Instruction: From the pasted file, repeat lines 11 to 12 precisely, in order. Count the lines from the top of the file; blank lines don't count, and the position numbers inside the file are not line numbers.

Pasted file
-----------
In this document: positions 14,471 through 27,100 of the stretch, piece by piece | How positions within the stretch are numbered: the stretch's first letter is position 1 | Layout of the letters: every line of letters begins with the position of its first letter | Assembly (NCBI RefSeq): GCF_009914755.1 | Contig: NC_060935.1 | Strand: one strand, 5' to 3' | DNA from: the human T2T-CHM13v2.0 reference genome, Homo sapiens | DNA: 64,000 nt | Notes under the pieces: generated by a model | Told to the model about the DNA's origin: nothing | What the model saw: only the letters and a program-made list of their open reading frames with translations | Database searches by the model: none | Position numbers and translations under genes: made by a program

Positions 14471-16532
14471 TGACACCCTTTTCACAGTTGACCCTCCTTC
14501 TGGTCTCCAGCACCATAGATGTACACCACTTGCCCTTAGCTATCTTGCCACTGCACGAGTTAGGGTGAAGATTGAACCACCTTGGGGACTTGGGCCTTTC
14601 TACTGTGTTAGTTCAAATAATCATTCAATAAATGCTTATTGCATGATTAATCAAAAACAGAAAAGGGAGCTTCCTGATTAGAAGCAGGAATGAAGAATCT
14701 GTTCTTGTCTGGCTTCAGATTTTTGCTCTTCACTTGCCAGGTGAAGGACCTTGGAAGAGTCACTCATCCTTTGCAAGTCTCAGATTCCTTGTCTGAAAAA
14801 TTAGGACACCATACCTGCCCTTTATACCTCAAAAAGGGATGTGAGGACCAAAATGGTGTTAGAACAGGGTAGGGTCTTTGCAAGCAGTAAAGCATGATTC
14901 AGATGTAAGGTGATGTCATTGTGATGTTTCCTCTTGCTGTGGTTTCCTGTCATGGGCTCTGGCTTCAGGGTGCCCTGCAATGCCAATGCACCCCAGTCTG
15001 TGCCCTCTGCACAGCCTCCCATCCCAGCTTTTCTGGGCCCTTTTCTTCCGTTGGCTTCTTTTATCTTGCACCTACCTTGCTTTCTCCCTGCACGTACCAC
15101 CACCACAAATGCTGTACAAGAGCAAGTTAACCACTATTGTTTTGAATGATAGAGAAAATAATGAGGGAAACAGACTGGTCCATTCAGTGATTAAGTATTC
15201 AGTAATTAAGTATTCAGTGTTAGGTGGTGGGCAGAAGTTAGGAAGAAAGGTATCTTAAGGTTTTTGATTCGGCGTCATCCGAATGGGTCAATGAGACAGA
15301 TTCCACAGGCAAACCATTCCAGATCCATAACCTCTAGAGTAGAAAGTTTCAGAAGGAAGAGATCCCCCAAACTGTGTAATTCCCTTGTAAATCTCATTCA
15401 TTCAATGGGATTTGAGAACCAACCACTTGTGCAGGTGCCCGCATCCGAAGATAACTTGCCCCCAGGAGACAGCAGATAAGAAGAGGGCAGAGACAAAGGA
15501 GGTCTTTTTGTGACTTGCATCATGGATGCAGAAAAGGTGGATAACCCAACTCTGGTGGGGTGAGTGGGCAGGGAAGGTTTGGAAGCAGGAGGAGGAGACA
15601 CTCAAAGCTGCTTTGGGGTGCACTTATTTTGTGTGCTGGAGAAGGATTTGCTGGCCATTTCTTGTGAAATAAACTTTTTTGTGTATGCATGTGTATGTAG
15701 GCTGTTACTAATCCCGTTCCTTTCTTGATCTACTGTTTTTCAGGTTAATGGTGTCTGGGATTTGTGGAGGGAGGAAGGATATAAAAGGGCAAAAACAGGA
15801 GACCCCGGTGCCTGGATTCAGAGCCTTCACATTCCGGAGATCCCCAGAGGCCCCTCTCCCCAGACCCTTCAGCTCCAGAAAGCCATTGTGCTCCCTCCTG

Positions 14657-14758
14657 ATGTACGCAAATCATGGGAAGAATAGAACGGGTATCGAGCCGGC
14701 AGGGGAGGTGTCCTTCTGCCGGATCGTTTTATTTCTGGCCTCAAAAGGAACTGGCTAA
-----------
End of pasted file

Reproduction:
15201 AGTAATTAAGTATTCAGTGTTAGGTGGTGGGCAGAAGTTAGGAAGAAAGGTATCTTAAGGTTTTTGATTCGGCGTCATCCGAATGGGTCAATGAGACAGA
15301 TTCCACAGGCAAACCATTCCAGATCCATAACCTCTAGAGTAGAAAGTTTCAGAAGGAAGAGATCCCCCAAACTGTGTAATTCCCTTGTAAATCTCATTCA